FIG. 16 is a HRSEM image of a prototype microfluidic flow sensing device manufactured according to various exemplary embodiments of the present invention.
  • DESCRIPTION OF SPECIFIC EMBODIMENTS OF THE INVENTION
  • [0059]
    The present invention, in some embodiments thereof, relates to nanotechnology and, more particularly, but not exclusively, to a nanotube network and a method of fabricating a nanotube network.
  • [0060]
    Before explaining at least one embodiment of the invention in detail, it is to be understood that the invention is not necessarily limited in its application to the details of construction and the arrangement of the components and/or methods set forth in the following description and/or illustrated in the drawings and/or the Examples. The invention is capable of other embodiments or of being practiced or carried out in various ways.
  • [0061]
    Referring now to the drawings, FIG. 1 a illustrates a nanotube network 10, according to various exemplary embodiments of the present invention. Nanotube network 10 comprises a template structure, generally shown at 12, having a support structure 14 formed on or attached to a substrate 16. Substrate 16 is typically planar. Support structure serves for supporting the nanotubes of network 10 as further detailed hereinafter. In the embodiment illustrated in FIG. 1 a, support structure 14 is shown as a plurality of spatially separated pillars. However, this need not necessarily be the case, since, for some applications, it may not be necessary for support structure 14 to be shaped as pillars. For example, support structure 14 can have the shape of a grooved grating or the like. Further, although support structure 14 is illustrated as comprising 16 pillars, this need not necessarily be the case, since, for some applications the number of pillars is not necessarily 16. Yet, in various exemplary embodiments of the invention at least two pillars are used.
  • [0062]
    When two or more pillars are employed, they are preferably arranged generally perpendicularly to substrate 16.
  • [0063]
    The term “generally perpendicularly” refers to an angular relationship between the pillar and a plane, e.g., the surface of substrate 16. The pillars are said to be generally perpendicular to the plane if the angle between the pillars and the normal to the plane is, on the average, less than 10, more preferably less than 5, more preferably less than 2, say 1 or less.
  • [0064]
    In some embodiments, the pillars are arranged in two-dimensional arrangement such that three or more pillars are not aligned along a single straight line. For example, the pillars can be arranged gridwise, as illustrated in the exemplified illustration of FIG. 1 a.
  • [0065]
    Depicted in FIG. 1 a is a right-handed Cartesian coordinate system, oriented such that substrate 16 is parallel to the x-y plane and the longitudinal axes 18 of pillars 14 are parallel to the z axis (for clarity of presentation only two longitudinal axes 18 are shown in FIG. 1 a). Thus, each pillar can have an addressable x-y location at the point of contact between the pillar and the substrate and all the addressable x-y locations can form a grid over the surface of the substrate.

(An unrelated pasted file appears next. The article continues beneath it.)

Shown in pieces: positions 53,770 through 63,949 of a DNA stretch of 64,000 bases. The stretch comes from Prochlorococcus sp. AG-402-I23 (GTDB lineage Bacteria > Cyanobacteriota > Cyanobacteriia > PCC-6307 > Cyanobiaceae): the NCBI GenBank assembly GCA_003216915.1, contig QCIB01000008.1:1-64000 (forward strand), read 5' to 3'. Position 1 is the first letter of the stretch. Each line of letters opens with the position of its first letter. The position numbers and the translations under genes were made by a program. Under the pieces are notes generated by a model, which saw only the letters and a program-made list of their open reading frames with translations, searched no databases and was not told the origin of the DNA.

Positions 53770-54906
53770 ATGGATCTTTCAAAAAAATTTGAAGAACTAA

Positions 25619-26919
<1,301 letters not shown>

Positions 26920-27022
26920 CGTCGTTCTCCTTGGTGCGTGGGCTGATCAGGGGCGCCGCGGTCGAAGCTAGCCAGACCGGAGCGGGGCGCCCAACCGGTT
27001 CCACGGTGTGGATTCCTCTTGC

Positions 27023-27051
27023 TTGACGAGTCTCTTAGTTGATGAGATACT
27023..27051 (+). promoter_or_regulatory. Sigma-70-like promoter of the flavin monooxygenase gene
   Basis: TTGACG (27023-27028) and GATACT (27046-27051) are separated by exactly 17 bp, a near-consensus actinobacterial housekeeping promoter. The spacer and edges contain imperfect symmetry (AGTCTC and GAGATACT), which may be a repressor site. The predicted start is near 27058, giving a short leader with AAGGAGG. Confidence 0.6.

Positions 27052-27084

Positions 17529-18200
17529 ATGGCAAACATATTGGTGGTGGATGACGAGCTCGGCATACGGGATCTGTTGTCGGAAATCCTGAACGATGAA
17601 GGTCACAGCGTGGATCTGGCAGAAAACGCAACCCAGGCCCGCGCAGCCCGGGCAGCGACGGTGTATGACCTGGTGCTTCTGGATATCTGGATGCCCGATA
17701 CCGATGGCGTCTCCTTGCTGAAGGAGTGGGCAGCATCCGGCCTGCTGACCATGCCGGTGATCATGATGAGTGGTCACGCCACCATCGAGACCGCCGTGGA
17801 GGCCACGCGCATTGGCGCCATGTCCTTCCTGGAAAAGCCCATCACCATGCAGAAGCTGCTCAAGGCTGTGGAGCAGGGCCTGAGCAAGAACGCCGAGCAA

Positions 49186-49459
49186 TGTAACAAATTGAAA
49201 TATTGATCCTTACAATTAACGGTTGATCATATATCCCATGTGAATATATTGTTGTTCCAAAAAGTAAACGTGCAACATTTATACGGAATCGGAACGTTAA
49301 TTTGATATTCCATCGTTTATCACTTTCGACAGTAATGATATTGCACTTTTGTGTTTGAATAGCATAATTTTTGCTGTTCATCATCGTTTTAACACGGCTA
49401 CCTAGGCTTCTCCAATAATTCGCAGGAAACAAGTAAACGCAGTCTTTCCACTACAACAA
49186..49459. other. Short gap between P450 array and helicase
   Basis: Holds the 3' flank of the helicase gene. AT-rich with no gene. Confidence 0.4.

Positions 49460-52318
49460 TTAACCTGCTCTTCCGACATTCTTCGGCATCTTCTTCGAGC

• [0066]
    The spacing between adjacent pillars is preferably selected so as to allow them to support nanotubes. A typical spacing between two adjacent pillars is of the order of a few tens of micrometers or a few hundreds of micrometers.
  • [0067]
    The pillars can have any shape, including, without limitation, a generalized cylinder (i.e., a cylinder which is not necessarily circular), a cuboid and the like. Each of the pillars typically has two generally planar surfaces which are parallel to the x-y IS plane, which surfaces are referred to herein as a proximal surface 22 and a distal surface 24 relative to substrate 16. Preferably, the pillars are elongated with a length to diameter ratio which is larger than 1. The sizes of the pillars are typically, but not obligatorily, in the micrometer scale. For example, the height of an individual pillar can be any diameter from about 10 μm to about 50 μm, and the diameter of an individual pillar can be any diameter from about 1 μm to about 10 μm.
  • [0068]
    Nanotube network 10 further comprises a plurality of nanotubes 20 which are supported by support structure 14, such that engage a surface (generally shown at 26) which is spatially separated from substrate 16. When support structure 14 has the form of pillars, nanotubes 20 are supported by the distal surfaces 24 of the pillars. Thus, nanotubes 20 engage a surface (generally shown at 26) which is spatially separated from substrate 16. Surface 26 is defined by the collection of surfaces 24. Typically, surface 26 is planar.
  • [0069]
    Nanotubes 20 can be of any type, diameter and length, with the provision that their diameter in the sub-micron scale (e.g., several nanometers to several hundreds of nanometers, or several nanometers to several tens of nanometers) and that their length is of the order of the spacing between adjacent pillars. Representative examples for nanotubes suitable for the present embodiments include, without limitation, carbon nanotubes, either single-walled or multi-walled. A suitable method for growing nanotubes 20 in a manner such that they are suspended over substrate 16 is described hereinafter.
  • [0070]
    Nanotubes 20 span a suspended network above substrate 16. Typically, intersections between nanotubes are established on the proximal surfaces 24 of pillars 14. In various exemplary embodiments of the invention at least one of the pillars supports an intersection of two or more non-parallel nanotubes. Yet, intersections between non-parallel nanotubes can also be suspended without support as shown, for example, at 28.
  • [0071]